Seniority vs Merit
Although there can’t be two opinions on the preference of meritocracy in public life and governance, it must be understood that both seniority and merit have their merits and demerits. The notion that being a ‘senior’ in a particular field, measured solely in terms of the number of years spent in that field, is the real determinative of an individual’s competence is deeply-embedded in our society’s ethos. This is not to belittle the value of experience, and especially quality experience, which can be indispensable. At times, complex ideas only unravel themselves after one has had the opportunity to analyse and re-analyse an issue, an effort spanning years. And surely exposure to the system makes one understand the system better. But if the system is particularly broken, and works in an abysmally oppressive manner, then there is value also in new, untainted ideas, an outside perspective, which the young, and the not yet indoctrinated, are able to bring forward. Waiting in line, however, makes functioning in the status quo bearable, and eventually the status quo becomes the only reality.
The proponents of meritocracy, on the other hand, assert that promotions and appointments purely on merit can put an organisation on the road to progress with innovative ideas and better management skills. On the other hand, those who believe in the seniority principle contend that individuals appointed as heads of public sector institutions on this basis have experience on their side, and hence are better positioned to understand the demands of their work, set goals and lead their organisations in the right direction.
The downside of the merit-only principle is that chief executives of important organisations are, under this cover, inducted by reason of political considerations or favouritism and nepotism rather than impeccable professional credentials, thereby undermining the interests of the institutions they lead. It is a thing that we have witnessed in the not-too-distant past. The decaying of society is owing to nepotism and favouritism which, with the passage of time, foments unrest, bias and incompetence. Thus, Imran Khan was well within his rights as he called for a society based on merit, and to ignore the conventional bureaucratic ladder of seniority.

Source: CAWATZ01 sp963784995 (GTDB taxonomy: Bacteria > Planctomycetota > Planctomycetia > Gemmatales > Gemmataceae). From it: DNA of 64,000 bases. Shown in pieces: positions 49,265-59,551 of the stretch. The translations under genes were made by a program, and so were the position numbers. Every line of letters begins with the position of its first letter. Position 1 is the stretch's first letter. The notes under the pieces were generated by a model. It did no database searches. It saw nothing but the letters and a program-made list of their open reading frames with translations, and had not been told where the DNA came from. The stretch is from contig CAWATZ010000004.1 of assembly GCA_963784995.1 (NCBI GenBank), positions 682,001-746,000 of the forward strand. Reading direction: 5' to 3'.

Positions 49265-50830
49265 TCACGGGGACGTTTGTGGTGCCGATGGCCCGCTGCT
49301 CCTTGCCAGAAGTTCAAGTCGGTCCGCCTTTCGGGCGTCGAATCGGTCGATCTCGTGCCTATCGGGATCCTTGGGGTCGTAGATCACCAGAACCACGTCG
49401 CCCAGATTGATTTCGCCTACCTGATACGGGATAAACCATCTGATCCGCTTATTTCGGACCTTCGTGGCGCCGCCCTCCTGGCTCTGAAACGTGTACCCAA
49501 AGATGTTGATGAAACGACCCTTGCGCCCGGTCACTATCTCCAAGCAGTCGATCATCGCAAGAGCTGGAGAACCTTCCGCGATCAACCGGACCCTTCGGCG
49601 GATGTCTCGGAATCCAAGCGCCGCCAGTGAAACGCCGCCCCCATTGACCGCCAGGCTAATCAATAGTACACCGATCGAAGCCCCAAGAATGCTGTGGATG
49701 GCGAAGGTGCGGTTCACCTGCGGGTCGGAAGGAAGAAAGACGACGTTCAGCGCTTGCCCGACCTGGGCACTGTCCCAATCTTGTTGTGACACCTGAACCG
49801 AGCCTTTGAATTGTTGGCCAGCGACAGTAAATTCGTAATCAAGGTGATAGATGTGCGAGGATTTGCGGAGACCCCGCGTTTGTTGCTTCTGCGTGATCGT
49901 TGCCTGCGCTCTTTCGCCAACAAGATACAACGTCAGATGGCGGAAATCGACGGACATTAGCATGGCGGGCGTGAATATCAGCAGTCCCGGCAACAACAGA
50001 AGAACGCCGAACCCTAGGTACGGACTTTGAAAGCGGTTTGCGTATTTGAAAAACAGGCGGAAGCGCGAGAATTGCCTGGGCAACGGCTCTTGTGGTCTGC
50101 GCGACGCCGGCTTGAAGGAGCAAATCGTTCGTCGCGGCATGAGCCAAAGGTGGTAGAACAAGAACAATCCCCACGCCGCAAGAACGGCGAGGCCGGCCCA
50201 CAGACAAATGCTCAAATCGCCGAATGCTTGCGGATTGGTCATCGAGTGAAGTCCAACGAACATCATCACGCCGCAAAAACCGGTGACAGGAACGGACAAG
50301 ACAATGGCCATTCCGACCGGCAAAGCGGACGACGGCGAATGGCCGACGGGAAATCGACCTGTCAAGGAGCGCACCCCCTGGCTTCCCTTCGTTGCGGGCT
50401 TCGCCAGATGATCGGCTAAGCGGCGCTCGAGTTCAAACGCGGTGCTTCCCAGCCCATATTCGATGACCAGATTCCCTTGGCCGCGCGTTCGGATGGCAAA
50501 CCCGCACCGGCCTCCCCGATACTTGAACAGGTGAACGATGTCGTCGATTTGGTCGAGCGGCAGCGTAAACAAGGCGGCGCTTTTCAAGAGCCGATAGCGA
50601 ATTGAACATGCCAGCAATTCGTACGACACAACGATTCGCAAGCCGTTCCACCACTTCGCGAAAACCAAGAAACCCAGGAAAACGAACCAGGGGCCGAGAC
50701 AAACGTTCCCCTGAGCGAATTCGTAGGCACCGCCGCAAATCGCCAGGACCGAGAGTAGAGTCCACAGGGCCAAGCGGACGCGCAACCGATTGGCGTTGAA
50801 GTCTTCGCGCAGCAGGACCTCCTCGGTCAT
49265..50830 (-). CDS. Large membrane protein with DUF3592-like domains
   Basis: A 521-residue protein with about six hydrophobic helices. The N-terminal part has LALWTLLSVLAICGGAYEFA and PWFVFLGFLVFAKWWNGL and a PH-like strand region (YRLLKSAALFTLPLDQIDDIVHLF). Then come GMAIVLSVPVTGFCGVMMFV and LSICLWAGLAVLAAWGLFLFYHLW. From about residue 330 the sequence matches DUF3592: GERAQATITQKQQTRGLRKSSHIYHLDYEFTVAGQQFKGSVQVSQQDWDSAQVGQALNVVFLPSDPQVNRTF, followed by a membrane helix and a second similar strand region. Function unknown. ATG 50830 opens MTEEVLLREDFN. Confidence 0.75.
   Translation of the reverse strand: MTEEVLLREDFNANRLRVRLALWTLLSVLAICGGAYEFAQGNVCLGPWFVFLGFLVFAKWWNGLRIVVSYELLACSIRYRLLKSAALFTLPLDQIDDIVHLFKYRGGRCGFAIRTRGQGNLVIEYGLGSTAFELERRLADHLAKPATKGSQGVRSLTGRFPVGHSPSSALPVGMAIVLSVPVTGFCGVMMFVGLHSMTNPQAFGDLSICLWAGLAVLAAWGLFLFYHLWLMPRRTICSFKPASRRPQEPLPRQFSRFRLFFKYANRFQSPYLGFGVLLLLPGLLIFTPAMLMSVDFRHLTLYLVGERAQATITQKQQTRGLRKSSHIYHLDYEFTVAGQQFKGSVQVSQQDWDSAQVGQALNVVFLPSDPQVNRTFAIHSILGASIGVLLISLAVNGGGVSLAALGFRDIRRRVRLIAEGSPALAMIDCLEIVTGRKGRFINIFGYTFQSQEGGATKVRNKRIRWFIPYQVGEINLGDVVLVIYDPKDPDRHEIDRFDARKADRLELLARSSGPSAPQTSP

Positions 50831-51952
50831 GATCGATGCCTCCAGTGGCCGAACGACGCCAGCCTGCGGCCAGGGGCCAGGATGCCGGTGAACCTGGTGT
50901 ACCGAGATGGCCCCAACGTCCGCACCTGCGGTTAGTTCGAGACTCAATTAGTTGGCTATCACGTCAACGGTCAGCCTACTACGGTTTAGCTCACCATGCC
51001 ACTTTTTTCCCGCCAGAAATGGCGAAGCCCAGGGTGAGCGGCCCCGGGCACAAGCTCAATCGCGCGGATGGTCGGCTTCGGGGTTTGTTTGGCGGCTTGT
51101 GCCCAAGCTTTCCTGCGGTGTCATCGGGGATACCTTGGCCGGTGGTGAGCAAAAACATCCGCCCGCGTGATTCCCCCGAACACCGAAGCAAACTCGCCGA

Since ours is a hierarchical and patriarchal society, and the laws we follow to this day are not only outdated but quite inorganic too; therefore, a combination of both the principle of merit and seniority seems to be the better way forward. To set merit in such an environment, the pyramid upside down needs to be redone, and the way to go is evolutionary reforms.
Nonetheless, there is substance in the proposition, forwarded by the PM, that the heads of state institutions should be appointed on the basis of merit. Moreover, they should be the expert of the subject that they would be mandated to deal with. Obviously, this expertise would come with seniority in service and by going through the process of trial and tribulation. But again it is not seniority that should be the only criterion. Landmark decisions made in service careers, initiatives as well as honesty and selflessness should form the basis of merit. This is why many in the country lament to this day the enforcement of quota system and special consideration on the basis of regionalism. That may be a necessity for a while — until and unless that populace is uplifted from backwardness, but not for all times to come.
So is the case with the irrational syllabus and testing format for civil superior services. People with weird backgrounds and alien degrees clinch posts and departments that are Greek to them. And then they hold on the reins till superannuation. Then how can competence and merit be in vogue? When calling for a merit-based society, the fulcrum of reform should be the educational tiers, followed by establishment of a decorum that values judgmental bureaucracy rather than pen-pushers on bye-laws. Nurturing acumen, wisdom and civility is the way to enforce merit in society. Time to walk the talk.